Sullivan: Replace primaries with run-off elections

By Brendan Sullivan

I am probably more liberal than you. I’m in favor of all sorts of left-wing policies, a public… I am probably more liberal than you. I’m in favor of all sorts of left-wing policies, a public option in health care being the tamest of them. But I’ve spent two years watching partisan hacks in Congress refuse to think rationally about any piece of legislation the other side has put forth, and I’m coming around to the idea that radicals, no matter how much I agree with them, have no business representing us in Congress.

With giant majorities in Congress and a solidly liberal president, the Democrats of 2008 wasted no time trying to force through monumental legislation into law. In a completely defensive stance, Republicans took a big step to the right and established themselves as the “Party of No” to combat a perceived excessive liberalism. The result? No one is happy.

The 2010 midterms gave us divided government — a great thing, forcing both parties into proactive movement — but also swept in a slew of ultra-conservative/libertarian representatives, including Rand Paul in Kentucky, Mike Lee in Utah and Pat Toomey here in good old Pennsylvania. Instead of viewing the morass in Washington as a reason to come to the middle, voters favored the fringe yet again. I am frightened.

All is not the fault of the electorate, however. Our Byzantine system of elections does all it can to elect partisans. I’d like to take the recent Pennsylvania Senate election as an example of the negative repercussions of the system and suggest a simple alternative.

A few background notes: Arlen Specter, after serving in the Senate since 1980 as a Republican, switched parties in 2009 because he knew he was unelectable in the Republican Party. He knew he was, as if it were a pejorative, too moderate, according to statements he made when he announced the party switch. As a result, he was seen as an opportunist by Democratic voters, according to the Washington Post, and consequently lost the primary race to Joe Sestak. Pat Toomey breezed through the Republican primary and put up good numbers for a win in the general.

But if Arlen Specter was the middle ground between Sestak and Toomey, why was he not re-elected? He would have been closer to my views than Toomey, and closer to Republican views than Sestak; doesn’t that make him the best candidate for the wider electorate? It does, but clinging to a party primary system has removed the option of a truly middle-of-the-road representative.

The solution is to abandon the party primary system in favor of a two-round run-off election. According to the Ace Project, a run-off is a simple method of election and is already being used in countries around the world.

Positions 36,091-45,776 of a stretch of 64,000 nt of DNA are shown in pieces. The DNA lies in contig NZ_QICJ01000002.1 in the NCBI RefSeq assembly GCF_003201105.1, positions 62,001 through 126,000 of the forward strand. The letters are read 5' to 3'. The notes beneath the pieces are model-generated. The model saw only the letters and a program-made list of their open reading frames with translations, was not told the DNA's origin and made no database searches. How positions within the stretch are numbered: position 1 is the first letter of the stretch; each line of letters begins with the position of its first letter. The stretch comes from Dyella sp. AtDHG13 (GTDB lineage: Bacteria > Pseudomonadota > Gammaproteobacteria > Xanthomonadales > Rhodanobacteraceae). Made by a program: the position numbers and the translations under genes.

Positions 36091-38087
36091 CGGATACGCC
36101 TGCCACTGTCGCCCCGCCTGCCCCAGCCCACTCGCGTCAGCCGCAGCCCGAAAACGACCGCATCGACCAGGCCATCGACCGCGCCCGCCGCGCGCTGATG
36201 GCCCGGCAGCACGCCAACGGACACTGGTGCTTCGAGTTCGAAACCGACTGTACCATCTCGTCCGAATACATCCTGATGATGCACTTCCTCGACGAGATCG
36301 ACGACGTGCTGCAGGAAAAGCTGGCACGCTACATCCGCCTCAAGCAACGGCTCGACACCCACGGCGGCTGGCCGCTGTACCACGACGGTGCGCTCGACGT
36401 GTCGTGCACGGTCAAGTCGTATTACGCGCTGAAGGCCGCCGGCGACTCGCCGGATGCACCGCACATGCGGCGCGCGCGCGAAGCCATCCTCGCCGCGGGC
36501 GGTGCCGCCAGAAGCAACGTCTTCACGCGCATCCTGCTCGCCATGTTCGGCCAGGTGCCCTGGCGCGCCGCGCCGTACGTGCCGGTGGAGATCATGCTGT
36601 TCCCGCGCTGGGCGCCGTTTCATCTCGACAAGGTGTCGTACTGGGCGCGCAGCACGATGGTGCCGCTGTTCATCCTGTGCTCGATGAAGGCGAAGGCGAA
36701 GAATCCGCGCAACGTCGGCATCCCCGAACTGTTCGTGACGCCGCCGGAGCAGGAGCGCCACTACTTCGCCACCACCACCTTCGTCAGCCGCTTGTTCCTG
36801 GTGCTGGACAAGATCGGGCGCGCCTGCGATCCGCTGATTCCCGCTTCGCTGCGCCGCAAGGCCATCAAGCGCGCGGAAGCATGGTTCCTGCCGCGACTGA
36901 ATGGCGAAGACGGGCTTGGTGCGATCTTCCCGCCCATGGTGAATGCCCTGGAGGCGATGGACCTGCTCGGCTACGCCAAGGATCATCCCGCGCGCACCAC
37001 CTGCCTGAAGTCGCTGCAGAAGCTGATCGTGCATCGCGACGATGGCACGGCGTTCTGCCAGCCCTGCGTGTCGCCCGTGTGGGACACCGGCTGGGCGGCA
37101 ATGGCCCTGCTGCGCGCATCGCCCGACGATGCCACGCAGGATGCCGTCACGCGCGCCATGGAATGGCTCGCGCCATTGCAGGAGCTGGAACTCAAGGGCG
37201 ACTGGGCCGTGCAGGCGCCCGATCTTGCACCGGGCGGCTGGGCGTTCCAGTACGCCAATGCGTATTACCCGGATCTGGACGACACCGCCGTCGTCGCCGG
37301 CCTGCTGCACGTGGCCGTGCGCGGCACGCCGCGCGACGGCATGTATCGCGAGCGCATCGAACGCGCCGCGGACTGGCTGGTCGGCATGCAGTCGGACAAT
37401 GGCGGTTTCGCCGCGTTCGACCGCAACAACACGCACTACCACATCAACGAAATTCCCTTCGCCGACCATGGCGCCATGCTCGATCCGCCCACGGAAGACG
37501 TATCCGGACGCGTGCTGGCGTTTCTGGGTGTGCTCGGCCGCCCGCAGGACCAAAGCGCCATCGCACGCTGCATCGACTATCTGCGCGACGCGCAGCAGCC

The basic gist is this: All primary candidates run in the same field, and voters decide on who best matches their views regardless of party affiliation.

In our example, this means Specter never would have felt he needed to change parties to be re-elected, saving him from the taint of disingenuousness.

After the first round of the run-off, the top two vote-getting candidates move on to the second round, currently called the general election. Considering that in a run-off Specter could have pulled moderate votes from both parties, I am confident that he would not have finished last in a field of him, Toomey and Sestak, keeping in mind again that he would not have suffered the embarrassment of switching parties. In the second round, Specter would have easily been able to win over the more partisan candidate Sestak or Toomey.

The incredible power of the run-off system is to allow for the election of moderate candidates, who could not please 50 percent of either party, but could easily please 50 percent of the whole of the body politic.

Truth be told, I never really liked Arlen Specter. I disagreed with a whole host of his positions, but what he had that neither Sestak nor Toomey has is the ability to compromise, to see the advantages and disadvantages of each side’s policy initiatives and to make his decisions after careful, thoughtful deliberation. Not to mention the seniority he accumulated over his years in the Senate, an advantage that is nothing to sneeze at.

I am a radical, and I like radical policies. But a run-off election is not a radical solution; it is a simple way to ensure that the middle ground, and not just the partisan heavies, are heard and represented.

Write Brendan at [email protected]